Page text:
Rattlers

Published on February 18, 2013 by Amy

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Rattlesnakes
Rattlesnakes

Throughout the world there are many snakes whose venomous bite can be fatal to humans. However, in the United States there are only four — the Coral Snake, the Copperhead, the Cottonmouth Water Moccasin and the Rattlesnake. Rattlesnakes come in 16 distinct varieties. There are numerous subspecies and color variations, but they are all positively identified by the jointed rattles on the tail. While most of the rattlers are concentrated in the southwestern United States, they extend north, east and south in diminishing numbers and varieties, so that every contiguous state has one or more varieties.

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Some kinds of snakes lay eggs. In others, including rattlesnakes, eggs are retained in the mother’s body until hatched, and the young are born alive. Sometimes the female rattler is killed with the young still in her body, a phenomenon giving rise to the folk tale that she swallows her babies to protect them from danger.

Mating usually occurs in the spring. The young are born between August and October. Rattler babies have venom and short fangs and are dangerous from birth. In fact, they are more pugnacious than the adults. Although unable to make a rattling sound, the youngsters throw themselves into a defensive pose and strike repeatedly when disturbed.

Young rattlers are completely independent of the mother. They remain in the area of their birth for the first 7 to 10 days, until they shed their first baby skin and add their first rattle. The litter then begins to disperse and begin the search for food. Many newborn do not survive the first year, either dying of hunger or being eaten by birds and animals. Even if they survive the first summer, they may perish during the first winter, if they can’t find a suitable warm crevice in which to hibernate.

If all goes well, youngsters grow rapidly. Each time they come out of hibernation, they shed their skin, and with each skin shedding (molting) a new rattle appears. During the rapid growth of the first few years, they may molt three times annually. Thus, the number of rattles is not a true indicator of age. Rattles also wear out or break off, so it is unusual to find an adult snake with more than 8 or 10 rattles.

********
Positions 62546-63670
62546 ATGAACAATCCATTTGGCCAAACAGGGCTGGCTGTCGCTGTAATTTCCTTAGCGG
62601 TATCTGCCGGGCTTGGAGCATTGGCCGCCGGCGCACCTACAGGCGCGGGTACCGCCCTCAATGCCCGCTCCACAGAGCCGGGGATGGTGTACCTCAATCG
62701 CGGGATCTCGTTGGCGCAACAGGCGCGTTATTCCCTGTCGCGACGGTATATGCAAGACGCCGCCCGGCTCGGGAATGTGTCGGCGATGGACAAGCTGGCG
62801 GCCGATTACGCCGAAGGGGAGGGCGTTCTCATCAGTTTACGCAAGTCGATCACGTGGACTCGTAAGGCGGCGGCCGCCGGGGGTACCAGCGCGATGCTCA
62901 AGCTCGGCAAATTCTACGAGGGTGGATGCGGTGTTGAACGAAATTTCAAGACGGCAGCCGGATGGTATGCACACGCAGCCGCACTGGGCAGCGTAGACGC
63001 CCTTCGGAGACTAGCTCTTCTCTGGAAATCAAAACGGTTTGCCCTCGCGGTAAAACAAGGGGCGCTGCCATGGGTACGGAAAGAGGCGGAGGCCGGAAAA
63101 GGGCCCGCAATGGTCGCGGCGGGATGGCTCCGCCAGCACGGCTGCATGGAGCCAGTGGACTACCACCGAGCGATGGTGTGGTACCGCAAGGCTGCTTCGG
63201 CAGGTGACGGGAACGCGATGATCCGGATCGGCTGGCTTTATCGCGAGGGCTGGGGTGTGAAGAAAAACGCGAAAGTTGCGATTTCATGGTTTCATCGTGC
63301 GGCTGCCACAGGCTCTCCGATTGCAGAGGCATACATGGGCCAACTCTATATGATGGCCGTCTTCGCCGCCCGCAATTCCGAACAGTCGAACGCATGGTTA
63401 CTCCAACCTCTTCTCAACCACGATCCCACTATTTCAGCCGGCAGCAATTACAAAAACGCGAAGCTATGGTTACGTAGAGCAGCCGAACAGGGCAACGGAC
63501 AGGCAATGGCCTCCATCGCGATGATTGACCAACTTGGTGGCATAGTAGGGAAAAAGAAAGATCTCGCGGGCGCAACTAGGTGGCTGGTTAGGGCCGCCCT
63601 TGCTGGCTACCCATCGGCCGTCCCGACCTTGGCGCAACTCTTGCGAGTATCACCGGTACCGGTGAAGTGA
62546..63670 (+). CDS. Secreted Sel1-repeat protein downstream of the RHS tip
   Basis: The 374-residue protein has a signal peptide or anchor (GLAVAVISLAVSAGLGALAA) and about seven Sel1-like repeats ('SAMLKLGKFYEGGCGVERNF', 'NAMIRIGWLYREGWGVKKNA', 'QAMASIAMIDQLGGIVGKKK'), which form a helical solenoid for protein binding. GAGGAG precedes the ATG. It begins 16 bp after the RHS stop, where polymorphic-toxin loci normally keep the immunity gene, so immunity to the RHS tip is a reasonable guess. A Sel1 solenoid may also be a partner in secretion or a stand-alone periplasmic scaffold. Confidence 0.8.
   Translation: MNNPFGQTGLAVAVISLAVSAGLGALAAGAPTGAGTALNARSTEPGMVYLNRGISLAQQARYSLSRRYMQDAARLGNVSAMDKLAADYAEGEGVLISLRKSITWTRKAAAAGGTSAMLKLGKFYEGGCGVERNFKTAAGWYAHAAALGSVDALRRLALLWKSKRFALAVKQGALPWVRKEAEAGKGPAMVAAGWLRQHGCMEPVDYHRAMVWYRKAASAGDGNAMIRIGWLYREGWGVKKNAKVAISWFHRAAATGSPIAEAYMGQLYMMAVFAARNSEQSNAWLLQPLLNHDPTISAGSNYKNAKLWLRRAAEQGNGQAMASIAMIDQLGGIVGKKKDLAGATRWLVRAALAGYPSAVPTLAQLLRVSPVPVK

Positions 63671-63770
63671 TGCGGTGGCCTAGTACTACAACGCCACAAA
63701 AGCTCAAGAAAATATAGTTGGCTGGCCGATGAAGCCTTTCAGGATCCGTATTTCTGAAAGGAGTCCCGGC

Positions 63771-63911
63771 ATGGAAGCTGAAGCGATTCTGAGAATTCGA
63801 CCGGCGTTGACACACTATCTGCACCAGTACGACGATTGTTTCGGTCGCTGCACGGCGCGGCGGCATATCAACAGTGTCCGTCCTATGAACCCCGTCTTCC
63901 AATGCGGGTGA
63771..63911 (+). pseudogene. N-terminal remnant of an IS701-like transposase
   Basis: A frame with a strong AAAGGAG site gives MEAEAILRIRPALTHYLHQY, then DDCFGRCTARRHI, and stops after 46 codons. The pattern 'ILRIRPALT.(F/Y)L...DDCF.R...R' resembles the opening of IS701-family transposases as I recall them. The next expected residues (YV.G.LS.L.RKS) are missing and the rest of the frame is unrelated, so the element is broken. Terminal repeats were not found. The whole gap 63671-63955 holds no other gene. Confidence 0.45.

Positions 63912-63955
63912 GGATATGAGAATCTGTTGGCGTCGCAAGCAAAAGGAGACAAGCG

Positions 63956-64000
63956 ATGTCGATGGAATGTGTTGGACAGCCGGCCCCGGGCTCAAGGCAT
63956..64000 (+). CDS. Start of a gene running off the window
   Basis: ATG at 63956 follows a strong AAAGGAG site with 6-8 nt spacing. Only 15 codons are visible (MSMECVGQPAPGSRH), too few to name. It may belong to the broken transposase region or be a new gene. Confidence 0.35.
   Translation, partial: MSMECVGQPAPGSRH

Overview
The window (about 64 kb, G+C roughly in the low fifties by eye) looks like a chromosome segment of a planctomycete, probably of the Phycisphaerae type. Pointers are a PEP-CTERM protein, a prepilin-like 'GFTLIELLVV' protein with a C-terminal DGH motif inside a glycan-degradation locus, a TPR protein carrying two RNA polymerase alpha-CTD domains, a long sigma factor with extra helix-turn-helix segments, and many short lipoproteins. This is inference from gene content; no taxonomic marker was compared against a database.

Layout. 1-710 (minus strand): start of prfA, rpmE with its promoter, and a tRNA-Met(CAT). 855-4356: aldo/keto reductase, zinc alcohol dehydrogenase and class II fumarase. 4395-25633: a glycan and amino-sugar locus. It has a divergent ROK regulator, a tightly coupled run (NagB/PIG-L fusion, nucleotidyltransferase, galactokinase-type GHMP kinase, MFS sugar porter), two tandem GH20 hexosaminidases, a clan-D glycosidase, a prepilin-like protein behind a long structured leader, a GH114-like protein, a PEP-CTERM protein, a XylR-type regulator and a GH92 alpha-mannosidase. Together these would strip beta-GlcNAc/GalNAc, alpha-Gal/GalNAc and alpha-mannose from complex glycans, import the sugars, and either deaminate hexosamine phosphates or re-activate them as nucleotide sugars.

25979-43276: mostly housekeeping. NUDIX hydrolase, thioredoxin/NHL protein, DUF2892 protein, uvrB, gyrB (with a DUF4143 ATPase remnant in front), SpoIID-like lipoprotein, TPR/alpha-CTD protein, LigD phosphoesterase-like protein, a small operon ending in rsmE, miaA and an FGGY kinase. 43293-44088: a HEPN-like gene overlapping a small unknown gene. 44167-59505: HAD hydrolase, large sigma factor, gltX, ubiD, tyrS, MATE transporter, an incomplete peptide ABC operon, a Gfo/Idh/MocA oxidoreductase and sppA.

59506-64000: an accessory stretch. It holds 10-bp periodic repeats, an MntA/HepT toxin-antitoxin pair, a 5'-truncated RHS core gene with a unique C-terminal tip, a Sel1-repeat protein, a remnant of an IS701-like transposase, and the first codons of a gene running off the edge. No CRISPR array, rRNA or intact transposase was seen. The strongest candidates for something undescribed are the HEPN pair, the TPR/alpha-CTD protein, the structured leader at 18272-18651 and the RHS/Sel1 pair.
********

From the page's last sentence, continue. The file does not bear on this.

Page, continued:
Rattlesnakes eat lizards and small rodents such as ground squirrels, small rabbits, rats and mice, striking rather than attempting to hold their prey. When the hollow fangs of the rattler penetrate the victim’s flesh, venom is injected as though through twin hypodermic needles. Most small prey is immediately stunned. If a larger animal runs some distance before it dies, it is followed by the snake and swallowed whole.

The rattlesnake is a member group of snakes called pit vipers. A pit between the eyes is used to sense heat sources. The tongue is used to sample the air. When hunting or disturbed, it coils and prepares to lunge at its prey. Its mouth contains two razor-sharp hollow fangs that pump poison venom. The snake does not inject venom with each strike and when it does it may either inject a little or a fair amount. If no venom is used, a person should consider themselves lucky. The venom is quick acting and treatment for snakebite at a hospital is often necessary. It causes a breakdown and death of affected tissue. This is not a snake to play around with.

Many people spend a lifetime hunting, fishing or otherwise enjoying the outdoors and never see a rattlesnake. Very few people are actually bitten by rattlesnakes, yet because the bite is extremely painful and can be fatal, you should always keep alert and watch where you step or put your hands when you are in the field. Be careful after dark as well, for on warm nights rattlesnakes are out and about searching for food.

Most rattlesnakes, when disturbed, normally try to withdraw But if they think they are cornered, the explosive sizzling buzz of their rattles is an unmistakable warning to retreat and is a sound that will long be remembered.

Source: turtletrack

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